Guaido, citing Holocaust, thanks Netanyahu for recognition

The decision came despite some concern in Jerusalem that it could have a negative impact on the 6,000 Jews remaining in Venezuela, who in the past have been the target of some antisemitic incidents.

January 28, 2019 07:48
2 minute read.
Guaido, citing Holocaust, thanks Netanyahu for recognition

Juan Guaido, President of Venezuela's National Assembly, holds a copy of Venezuelan constitution during a rally against Venezuelan President Nicolas Maduro's government and to commemorate the 61st anniversary of the end of the dictatorship of Marcos Perez Jimenez in Caracas, Venezuela January 23, 20. (photo credit: CARLOS GARCIA RAWLINS/ REUTERS)


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Venezuela’s Juan Guaido referenced the Holocaust late Sunday evening in thanking Prime Minister Benjamin Netanyahu for recognizing him as the interim president of Venezuela.
Referring to International Holocaust Remembrance Day that was commemorated on Sunday, the day that Netanyahu announced recognition of Guaido, the Venezuelan politician tweeted, “The Auschwitz concentration camp was liberated 74 years ago, and today, just as our country is also fighting for its freedom, we thank Prime Minister of Israel Benjamin Netanyahu for the recognition and support.”

International Holocaust Remembrance Day is marked on the anniversary of the liberation of Auschwitz.
On Sunday, Netanyahu issued a video statement – which Guaido put on his Twitter feed – saying that “Israel joins the United States, Canada, most of the countries of Latin America and countries in Europe in recognizing the new leadership in Venezuela.”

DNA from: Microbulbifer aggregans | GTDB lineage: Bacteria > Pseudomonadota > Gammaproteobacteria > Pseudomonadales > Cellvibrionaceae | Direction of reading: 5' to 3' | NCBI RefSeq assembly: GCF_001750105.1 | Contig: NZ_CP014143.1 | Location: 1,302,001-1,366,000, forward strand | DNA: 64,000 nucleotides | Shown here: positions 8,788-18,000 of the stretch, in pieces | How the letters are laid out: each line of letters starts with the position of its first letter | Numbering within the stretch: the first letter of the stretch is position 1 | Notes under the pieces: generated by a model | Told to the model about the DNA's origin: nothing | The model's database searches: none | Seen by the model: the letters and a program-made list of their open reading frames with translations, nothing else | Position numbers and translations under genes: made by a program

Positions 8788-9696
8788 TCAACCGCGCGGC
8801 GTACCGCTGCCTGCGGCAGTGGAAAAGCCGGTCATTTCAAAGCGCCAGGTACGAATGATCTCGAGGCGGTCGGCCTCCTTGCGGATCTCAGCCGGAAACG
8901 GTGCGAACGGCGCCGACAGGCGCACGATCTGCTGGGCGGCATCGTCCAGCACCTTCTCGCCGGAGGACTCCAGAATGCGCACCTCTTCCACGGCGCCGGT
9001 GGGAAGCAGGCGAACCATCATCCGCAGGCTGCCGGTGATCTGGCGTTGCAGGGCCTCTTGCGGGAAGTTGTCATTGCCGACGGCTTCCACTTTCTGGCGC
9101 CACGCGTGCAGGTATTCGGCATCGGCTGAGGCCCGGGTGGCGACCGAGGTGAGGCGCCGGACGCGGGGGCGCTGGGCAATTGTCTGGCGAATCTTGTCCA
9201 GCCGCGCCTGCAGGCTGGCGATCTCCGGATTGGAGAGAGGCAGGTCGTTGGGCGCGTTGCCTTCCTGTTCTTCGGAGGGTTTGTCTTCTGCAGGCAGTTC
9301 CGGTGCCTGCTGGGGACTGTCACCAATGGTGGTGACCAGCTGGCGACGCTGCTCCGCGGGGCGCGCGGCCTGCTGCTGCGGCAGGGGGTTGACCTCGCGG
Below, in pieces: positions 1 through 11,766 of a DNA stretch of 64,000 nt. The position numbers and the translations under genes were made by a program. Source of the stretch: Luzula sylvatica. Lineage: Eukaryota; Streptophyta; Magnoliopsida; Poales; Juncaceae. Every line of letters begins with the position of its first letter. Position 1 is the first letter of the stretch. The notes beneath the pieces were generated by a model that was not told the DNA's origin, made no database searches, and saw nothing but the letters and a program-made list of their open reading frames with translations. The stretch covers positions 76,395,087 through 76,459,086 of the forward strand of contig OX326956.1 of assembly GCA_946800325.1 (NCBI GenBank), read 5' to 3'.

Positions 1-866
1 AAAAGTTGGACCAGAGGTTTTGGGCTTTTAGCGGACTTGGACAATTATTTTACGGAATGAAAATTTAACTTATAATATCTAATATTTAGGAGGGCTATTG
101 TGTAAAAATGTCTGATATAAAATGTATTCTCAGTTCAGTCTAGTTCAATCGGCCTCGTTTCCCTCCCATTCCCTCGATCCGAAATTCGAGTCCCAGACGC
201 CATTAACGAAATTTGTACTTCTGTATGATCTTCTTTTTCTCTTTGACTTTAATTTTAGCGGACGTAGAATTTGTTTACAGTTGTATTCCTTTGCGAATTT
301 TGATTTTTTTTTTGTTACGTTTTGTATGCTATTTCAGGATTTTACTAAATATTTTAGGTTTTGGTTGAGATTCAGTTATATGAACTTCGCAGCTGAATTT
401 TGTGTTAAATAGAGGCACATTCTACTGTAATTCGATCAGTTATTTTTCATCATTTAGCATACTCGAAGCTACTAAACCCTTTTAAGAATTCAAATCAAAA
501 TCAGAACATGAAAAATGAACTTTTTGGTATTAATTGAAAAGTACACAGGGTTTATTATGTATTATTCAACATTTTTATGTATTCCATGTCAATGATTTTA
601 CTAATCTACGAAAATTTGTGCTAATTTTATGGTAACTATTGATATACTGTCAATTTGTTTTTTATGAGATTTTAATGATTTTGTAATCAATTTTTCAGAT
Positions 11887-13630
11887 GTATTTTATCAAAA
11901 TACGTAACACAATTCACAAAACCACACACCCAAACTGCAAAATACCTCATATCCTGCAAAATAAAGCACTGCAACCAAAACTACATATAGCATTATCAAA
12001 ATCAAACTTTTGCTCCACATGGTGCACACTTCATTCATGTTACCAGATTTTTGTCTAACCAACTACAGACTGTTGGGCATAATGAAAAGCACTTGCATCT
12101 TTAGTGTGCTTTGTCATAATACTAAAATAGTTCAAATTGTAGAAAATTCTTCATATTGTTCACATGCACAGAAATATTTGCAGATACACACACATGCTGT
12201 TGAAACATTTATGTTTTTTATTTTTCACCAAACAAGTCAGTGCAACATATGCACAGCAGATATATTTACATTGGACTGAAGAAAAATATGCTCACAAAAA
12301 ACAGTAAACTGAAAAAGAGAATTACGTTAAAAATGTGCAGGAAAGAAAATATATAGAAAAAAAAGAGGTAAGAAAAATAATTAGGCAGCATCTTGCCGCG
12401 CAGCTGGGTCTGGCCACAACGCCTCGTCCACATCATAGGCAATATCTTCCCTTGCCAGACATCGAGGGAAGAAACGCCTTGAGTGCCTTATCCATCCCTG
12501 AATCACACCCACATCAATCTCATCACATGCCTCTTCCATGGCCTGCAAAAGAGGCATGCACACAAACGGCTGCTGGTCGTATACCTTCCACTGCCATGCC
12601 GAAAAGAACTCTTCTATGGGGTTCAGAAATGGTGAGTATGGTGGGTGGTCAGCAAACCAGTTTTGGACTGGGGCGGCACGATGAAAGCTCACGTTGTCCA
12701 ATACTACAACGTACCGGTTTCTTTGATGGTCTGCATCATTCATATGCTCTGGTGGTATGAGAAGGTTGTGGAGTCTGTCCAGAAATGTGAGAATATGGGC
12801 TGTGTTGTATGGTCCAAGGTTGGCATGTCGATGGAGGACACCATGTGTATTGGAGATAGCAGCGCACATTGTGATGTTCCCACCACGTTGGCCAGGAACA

The decision came despite some concern in Jerusalem that it could have a negative impact on the 6,000 Jews remaining in Venezuela, who in the past have been the target of some antisemitic incidents.

In 1985, according to the American Jewish Year Book, some 20,000 Jews lived in Venezuela, and JTA said that in 1999 there were some 25,000 Jews there.

Jews began leaving Venezuela in significant numbers under the presidency of Hugo Chavez – the far-left president who aligned the country closely with Iran and was stridently anti-Israel – that began in 1999. While some came to Israel, the majority went to the US and other countries.

A Guaido government in Caracas would be expected to significantly improve ties between the two countries which – once strong – sank to rock bottom under Hugo Chavez, who cut off diplomatic ties with Israel and expelled Israel’s ambassador in 2009 after Operation Cast Lead in Gaza.

During a particularly nasty speech against Israel following the Mavi Marmara flotilla incident in 2010, Chavez was quoted as saying, “I take this opportunity to condemn again from the bottom of my soul and my guts the State of Israel: Cursed be, State of Israel! Cursed is cursed, terrorists and assassins!”

Chavez’s successor, Nicolas Maduro, continued with his predecessor’s anti-Israel policies after Chavez died in 2013, though in 2017, Venezuela’s foreign minister reportedly told the country’s chief rabbi that Caracas was interested in re-establishing full diplomatic relations with Israel – words that did not lead to any tangible developments.

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